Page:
Controlling Yamaha AV RX-A830 from command line

At home I have been using a Yamaha AV RX-A380, it’s an home teather audio video solution where you can plug about everything you need (like 7 hdmi channel, spoiler alert there is something wrong with you if you have that many devices) and output to two other hdmi channel (like a tv and a projector).

It has integration for spotify, airplay, netradio and billions of connection to everything, just look at the damn back of this device :

Since I wanted to control it from the command line to automate it for home automation, I firebugged the web interface and reversed some of the REST calls in a nice bash script.

Here it is at your convenience to using or hack it :

This doesn’t support multi-zone and assume the web interface is resolvable to http://yamaha.local/ (it should be by default) so be aware. This may support other Yamaha AV devices but since I don’t have it I can’t say and you may have try, if it does kindly add a comment here soother would know 🙂

The trick to get your wordpress behind a reverse proxy

I have been meaning to get this blog SSL protected for a while and since solution like letsencrypt makes it easy I have generated some SSL keys for my domain  and configured it in apache.

So far so good, but the thing is my VM at my hosting provider is pretty small and I have been using varnish for quite some time or I would get out of memory quickly some the kernel OOM killer kicking[1] it.

Varnish don’t do SSL so you have to do something else, I went ahead and used Nginx to provide my SSL endpoint which then would look like this :

nginx-varnish-apache

I could have done it with apache virtualhosts which look like this :

apache-virtualhosts-varnish-ssl

I went finally for nginx since most people seems to say that it was more lean and quick for those kick of ssl accelerator job.

So far so good for the configuration, you can find those informations all over the internet, the nginx ssl configuration was a bit special so I can have the higher secure end of SSL encryption :

Now the thing didn’t work very well when accessing the website, I could not see any of th medias including JS and SSL since they were served on the old non ssl url. I tried to force the wordpress configuration to serve SSL but I would end up in a http redirect loop.

Finally I stumbled on this guy blog and looked at a hack to put in the wp-config.php file. I streamlined it to :

    
if ( (!empty( $_SERVER['HTTP_X_FORWARDED_HOST'])) ||
     (!empty( $_SERVER['HTTP_X_FORWARDED_FOR'])) ) {
    $_SERVER['HTTPS'] = 'on';
}
    

and that’s it, wordpress would then understand it would serve as HTTPS and would add its https url properly.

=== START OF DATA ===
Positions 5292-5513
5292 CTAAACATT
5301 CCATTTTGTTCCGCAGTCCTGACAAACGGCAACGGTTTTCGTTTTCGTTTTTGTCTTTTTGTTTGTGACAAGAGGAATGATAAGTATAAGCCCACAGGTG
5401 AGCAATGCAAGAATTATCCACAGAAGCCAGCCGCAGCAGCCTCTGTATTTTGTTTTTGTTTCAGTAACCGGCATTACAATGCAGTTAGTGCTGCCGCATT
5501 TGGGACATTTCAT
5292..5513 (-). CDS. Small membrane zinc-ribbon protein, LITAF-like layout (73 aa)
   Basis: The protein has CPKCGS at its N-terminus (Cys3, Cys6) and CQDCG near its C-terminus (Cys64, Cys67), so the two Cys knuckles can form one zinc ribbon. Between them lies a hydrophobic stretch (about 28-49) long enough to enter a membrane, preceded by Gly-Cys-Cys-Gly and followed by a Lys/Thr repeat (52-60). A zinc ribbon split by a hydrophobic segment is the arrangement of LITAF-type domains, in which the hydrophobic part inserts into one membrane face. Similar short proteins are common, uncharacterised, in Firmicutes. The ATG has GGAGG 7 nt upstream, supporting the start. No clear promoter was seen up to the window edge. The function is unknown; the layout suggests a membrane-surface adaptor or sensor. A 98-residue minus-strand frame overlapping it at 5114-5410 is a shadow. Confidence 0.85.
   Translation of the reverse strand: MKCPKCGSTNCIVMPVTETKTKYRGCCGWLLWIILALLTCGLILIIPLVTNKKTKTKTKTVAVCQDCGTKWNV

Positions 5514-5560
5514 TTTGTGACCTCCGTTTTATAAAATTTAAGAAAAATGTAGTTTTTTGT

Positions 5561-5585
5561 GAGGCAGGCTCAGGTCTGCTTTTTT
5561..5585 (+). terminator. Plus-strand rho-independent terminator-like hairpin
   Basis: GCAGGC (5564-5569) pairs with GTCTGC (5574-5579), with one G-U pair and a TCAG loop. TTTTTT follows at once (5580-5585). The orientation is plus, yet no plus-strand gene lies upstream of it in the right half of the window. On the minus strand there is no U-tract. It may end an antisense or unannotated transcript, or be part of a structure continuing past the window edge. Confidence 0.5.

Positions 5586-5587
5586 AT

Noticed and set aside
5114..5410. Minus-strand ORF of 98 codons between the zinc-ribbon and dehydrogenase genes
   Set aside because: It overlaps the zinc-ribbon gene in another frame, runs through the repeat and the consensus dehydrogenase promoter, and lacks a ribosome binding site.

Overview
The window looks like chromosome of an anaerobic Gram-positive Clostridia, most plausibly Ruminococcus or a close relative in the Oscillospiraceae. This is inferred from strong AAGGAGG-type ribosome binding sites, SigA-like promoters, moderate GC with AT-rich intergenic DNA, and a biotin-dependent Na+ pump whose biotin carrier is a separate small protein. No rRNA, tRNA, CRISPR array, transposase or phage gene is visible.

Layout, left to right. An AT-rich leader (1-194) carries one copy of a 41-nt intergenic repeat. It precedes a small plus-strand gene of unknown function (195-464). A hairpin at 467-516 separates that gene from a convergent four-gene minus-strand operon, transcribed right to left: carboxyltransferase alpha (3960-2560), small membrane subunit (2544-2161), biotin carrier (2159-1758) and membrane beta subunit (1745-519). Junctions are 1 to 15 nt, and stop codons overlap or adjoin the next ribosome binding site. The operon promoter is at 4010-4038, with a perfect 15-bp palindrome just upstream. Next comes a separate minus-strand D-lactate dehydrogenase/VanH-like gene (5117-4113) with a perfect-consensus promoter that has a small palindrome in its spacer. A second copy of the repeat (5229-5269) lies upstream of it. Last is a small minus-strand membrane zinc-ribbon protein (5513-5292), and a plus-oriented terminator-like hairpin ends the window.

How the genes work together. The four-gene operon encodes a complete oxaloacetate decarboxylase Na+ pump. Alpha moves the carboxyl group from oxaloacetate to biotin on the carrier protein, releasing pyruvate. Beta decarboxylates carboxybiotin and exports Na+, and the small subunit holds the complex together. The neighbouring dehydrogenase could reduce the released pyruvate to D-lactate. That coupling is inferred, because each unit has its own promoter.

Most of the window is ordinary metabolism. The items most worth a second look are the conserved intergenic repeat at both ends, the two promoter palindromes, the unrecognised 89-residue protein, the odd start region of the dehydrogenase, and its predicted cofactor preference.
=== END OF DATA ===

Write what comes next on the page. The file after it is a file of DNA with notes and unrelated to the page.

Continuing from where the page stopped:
Hope this helps

[1] I had even a cron sometime ago to mysqlping my mysql server and restart it automatically if it was down since I was so sick of it

Upload to Rackspace Cloud Files in a shell script

I don’t really use much the GUI and always the command line so I don’t really use the Cloud File plugin I created for nautilus.

So here is a shell script to upload to Rackspace Cloud Files and give you back a shortened URL of the public URL file. Great for quick sharing… You have to install the zenity binary first..

[Update: this is now available here https://github.com/chmouel/upcs]

Unit conversion from zsh

Quick conversion from shell :

rsync like backup to Rackspace Cloud File with duplicity

It seems that there is no much documentation about how to do rsync like backup with duplicty so here it is :

#!/bin/bash
UPLOAD_TO_CONTAINER="backup" #adjust it as you like
export CLOUDFILES_USERNAME=Your Username
export CLOUDFILES_APIKEY=API_KEY_YOU_GOT
export PASSPHRASE=The Passphrase for your encrypted backup

duplicity /full/path cf+http://${UPLOAD_TO_CONTAINER}

This should take care to upload the backup files to the backup container. It does that incrementally and detect the changes to your file system to upload. There is much more option for duplicity look at the manpage for more info.

Using ProxyCommand with OpenSSH and a Bastion server.

So at work we have to use a bastion host for all our connections to servers to be able to get called PCI compliant. This kind of stuff could be a pain to use when you have to use another host to do RSYNC/SCP or other stuff that need direct transfer to workstation.

Thankfully OpenSSH is very flexible and have multiple options to easy the pain. If you add this to your ~/.ssh/config :

Host bastion
Hostname IP_ADDRESS_OF_BASTION_SERVER
User YOUR_USERNAME
ProxyCommand none
ControlMaster auto
ControlPath ~/.ssh/master-%r@%h:%p

Host *
ProxyCommand ssh -qax bastion ‘nc -w 600 %h %p’

This will allow you to pass all SSH requests to the bastion server.